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Current Research

Structural Health Monitoring

Mechanical and aerospace structures can develop debilitating defects such as cracks during their service lifetime. Structural Health Monitoring (SHM) and Non-Destructive Evaluation (NDE) represent a collection of strategies and techniques for the timely detection of these and other defects. Guided wave imaging of defects is emerging as a very promising approach for certain critical structures. A framework based on Compressive Sensing and Sparse Reconstruction is being developed for flexible sensing and robust defect imaging using ultrasonic guided waves. This research is being conducted in collaboration with Villanova’s Center of Advanced Communications. A NASA Small Business Technology Transfer (STTR) grant supports a related project that uses fiber optic strain sensors to monitor the health of woven composites.

Ultra-High Temperature Refractory Materials

The goal of this project is to develop high temperature refractory materials suitable for use in launch and propulsion test facilities to withstand thermomechanical loading from rocket exhaust plumes. A suitable aggregate-binder material system is being developed with micro and nano scale features that will result in a refractory material with superior thermo-mechanical behavior at elevated temperatures as well as a low porosity. This work is being conducted in collaboration with Advanced Ceramics Manufacturing in Arizona, and is funded through a NASA STTR grant.

Engineered Biomimetic Ceramics

Great complexity in structure is seen in nature’s biological composites.  These natural biocomposites achieve a damage tolerance 10,000 times higher than their individual constituents via a multi-length scale (third order), crossed lamellar architecture. In this research project, we plan to work with Advanced Ceramics Manufacturing to improve the damage tolerance of ceramic systems by mimicking the crossed lamellar microstructure found in sea shells such as Strombus Gigas. It is believed that processes similar to those used in Fibrous Monolith fabrication could be adapted to engineer third order biomimetic micro-structures. Ultra-tough ceramics would enable impact resistant turbine blades, multi-hit capable armor, high performance – high reliability rocket motors, chip resistant cutting tools, and more reliable hard tissue medical implants. This project aims to develop an advanced, biomimetic, damage-tolerant, ceramic composite material for high performance structural and thermal protection applications. These ceramics will have high toughness, the ability to resist corrosive environments, and the possibility of use in thermal protection systems. This work was funded through a Small Business Innovation Research (SBIR) Phase I grant from the National Science Foundation (NSF).

Viscous Energy Dissipation for Blast-Protection Structures

Enhanced energy dissipation in blast protection systems is considered in this work. Our approach is to consider materials and structures historically used in lightweight blast-protection systems, such as in armored vehicles, and improve the energy dissipation ability by using viscous dissipation.  Analytical and numerical models are used to estimate the energy dissipated by viscous mechanisms in metal sandwich plates. Numerical models use a Coupled Lagrangian-Eulerian finite element simulation. Physical testing using drop-weight impact testing is performed to corroborate results from the analytical and numerical models. An instrumented drop-weight apparatus was custom built for this testing. Liquid loaded structures have been shown to improve the damage resistance of structures both from low velocity impacts and from high velocity blasts. This work was funded by the Office of Naval Research through a Phase I SBIR grant to Ablaze Corp.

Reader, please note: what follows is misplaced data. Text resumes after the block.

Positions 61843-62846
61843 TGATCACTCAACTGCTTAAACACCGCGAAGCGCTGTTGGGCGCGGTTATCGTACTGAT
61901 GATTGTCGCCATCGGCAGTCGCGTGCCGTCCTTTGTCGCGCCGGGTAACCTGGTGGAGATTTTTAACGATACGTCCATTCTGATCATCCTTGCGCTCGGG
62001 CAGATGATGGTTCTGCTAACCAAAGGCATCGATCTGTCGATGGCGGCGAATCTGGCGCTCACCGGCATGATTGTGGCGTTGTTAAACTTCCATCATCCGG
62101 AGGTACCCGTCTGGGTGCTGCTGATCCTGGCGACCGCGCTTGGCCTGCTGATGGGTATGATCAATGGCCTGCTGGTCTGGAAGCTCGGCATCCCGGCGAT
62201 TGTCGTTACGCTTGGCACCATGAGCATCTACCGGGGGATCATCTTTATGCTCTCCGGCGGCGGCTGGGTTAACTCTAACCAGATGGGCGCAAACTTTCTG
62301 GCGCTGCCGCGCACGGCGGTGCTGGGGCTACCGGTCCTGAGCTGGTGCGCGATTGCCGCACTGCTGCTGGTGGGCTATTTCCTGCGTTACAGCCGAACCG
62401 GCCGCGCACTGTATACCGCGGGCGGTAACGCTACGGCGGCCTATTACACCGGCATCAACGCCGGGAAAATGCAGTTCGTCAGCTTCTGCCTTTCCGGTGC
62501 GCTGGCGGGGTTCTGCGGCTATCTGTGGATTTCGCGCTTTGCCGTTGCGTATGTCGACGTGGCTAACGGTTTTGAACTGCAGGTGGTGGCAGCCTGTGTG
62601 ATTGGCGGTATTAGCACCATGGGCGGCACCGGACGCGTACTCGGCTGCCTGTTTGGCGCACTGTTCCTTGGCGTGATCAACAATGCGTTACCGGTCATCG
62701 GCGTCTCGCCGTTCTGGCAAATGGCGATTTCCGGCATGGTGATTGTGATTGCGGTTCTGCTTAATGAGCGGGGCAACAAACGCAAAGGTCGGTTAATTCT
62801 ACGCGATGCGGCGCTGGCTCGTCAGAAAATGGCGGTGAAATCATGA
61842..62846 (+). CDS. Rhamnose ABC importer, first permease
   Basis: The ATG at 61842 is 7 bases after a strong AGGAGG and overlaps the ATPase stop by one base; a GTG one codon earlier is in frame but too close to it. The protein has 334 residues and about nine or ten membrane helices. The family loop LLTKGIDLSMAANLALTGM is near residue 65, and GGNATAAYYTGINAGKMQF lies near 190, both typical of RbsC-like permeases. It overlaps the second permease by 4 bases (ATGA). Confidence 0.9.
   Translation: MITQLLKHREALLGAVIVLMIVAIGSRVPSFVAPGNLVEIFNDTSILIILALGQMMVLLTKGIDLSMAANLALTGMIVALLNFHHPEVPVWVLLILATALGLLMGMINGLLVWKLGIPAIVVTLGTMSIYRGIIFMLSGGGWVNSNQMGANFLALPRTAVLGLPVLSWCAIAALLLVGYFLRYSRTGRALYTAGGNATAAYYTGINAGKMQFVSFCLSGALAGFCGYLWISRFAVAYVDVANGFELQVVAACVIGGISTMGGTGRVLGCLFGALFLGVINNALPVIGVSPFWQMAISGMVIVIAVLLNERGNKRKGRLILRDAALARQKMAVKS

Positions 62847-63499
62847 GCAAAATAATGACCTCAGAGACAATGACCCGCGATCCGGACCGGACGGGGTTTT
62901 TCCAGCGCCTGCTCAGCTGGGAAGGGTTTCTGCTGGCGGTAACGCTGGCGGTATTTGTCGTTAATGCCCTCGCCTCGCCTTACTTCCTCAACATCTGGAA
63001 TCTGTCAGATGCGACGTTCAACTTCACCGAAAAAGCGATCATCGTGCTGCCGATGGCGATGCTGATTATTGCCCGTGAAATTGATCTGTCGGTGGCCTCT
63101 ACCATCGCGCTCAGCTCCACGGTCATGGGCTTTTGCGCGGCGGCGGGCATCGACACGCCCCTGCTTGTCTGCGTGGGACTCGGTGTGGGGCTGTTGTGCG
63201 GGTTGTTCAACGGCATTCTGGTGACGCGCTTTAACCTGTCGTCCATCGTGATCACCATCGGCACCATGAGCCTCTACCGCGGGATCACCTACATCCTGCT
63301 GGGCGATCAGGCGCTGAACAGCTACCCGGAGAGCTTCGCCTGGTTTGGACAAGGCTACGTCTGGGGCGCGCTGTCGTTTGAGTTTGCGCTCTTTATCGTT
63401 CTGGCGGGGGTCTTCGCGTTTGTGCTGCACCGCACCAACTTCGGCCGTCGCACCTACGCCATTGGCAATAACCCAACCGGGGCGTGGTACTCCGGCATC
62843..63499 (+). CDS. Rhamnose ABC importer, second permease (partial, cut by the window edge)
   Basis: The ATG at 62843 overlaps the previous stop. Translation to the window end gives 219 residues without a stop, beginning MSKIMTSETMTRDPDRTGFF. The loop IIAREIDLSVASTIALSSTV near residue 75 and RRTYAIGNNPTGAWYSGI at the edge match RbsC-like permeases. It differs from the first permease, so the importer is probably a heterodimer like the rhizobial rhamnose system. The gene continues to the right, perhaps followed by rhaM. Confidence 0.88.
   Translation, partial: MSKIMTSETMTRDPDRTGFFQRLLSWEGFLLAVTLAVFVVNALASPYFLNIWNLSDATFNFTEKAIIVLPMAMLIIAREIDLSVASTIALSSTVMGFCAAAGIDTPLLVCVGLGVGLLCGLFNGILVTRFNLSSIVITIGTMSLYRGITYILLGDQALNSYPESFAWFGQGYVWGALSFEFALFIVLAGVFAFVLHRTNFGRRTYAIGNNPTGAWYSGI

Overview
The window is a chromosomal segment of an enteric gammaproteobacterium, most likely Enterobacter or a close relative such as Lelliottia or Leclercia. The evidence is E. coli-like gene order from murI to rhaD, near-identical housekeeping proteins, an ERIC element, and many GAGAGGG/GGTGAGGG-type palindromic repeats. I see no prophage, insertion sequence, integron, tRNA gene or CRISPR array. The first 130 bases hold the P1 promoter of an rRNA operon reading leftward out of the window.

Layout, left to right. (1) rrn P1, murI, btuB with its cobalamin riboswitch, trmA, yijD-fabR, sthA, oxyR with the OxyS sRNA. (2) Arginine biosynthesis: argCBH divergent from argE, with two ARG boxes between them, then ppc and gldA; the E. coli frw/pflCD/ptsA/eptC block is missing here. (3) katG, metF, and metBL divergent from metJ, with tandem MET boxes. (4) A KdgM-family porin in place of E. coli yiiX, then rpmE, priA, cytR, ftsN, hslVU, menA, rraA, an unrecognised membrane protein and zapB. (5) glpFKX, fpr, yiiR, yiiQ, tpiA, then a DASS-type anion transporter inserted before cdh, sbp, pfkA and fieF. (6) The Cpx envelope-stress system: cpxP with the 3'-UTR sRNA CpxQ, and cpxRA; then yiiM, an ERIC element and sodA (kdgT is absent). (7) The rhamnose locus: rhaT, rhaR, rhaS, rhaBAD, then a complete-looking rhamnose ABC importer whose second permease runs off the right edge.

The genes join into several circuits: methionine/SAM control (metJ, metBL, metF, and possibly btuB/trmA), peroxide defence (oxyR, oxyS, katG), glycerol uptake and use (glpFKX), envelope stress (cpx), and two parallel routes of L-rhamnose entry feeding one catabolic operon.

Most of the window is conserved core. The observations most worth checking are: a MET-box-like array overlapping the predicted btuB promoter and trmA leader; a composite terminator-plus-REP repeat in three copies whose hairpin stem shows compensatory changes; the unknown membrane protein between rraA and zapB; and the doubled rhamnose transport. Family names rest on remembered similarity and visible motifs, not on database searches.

High Temperature Materials for Hypersonic Radomes and Antennas

Sponsor:  Air Force STTR with Advanced Ceramics Manufacturing
Dates: August 2018–May 2019

Description:  Missiles experience a wide range of thermal and mechanical environments due to the large variety of flight profiles. Since it is often the aerodynamic leading edge, the missile radome undergoes significant thermal and mechanical loading. As missiles move to higher speeds and transmission needs push to higher frequencies, new radome material options are needed. Together with Advanced Ceramics Manufacturing, we propose new materials be developed based on composite mixtures of SIALON ceramics.

Fiber Optic Health Monitoring of 3D Woven Preforms and Composites Employing Structurally Integrated Sensors

Sponsor:  NASA STTR with Materials Research and Design of Wayne, PA
Dates: July 2016-June 2017

Description: The primary objective of this project is to employ a micromechanics-based software tool to interpret temperature and strain data derived from structurally integrated fiber optic sensors for the purposes of health monitoring. The research offers a software solution for interpreting sensor data acquired at the fiber-level of a 3D woven structure and compute an effective composite-level response.

Ultra-High Temperature Refractory Materials

Sponsor: NASA STTR Phase II with Advanced Ceramics Manufacturing
Dates: September 2014- December 2016

Brief description: Advanced Ceramics Manufacturing and Villanova University are developing and testing an Ultra High Temperature Refractory (UHTR) system that is cement free.  It will sustain hotter temperatures, withstand corrosive environments, and have low erosion rates.  The new refractory system will require less maintenance and lower the risk of foreign object damage.  The technology will reduce recurring costs on future launch platforms like NASA’s SLS as well as the growing commercial launch platforms used by vendors like Space-X.

LaMMP Director

Dr. Sridhar Santhanam

Dr. Sridhar Santhanam
Professor and Chair, Department of Mechanical Engineering
(610) 519-4996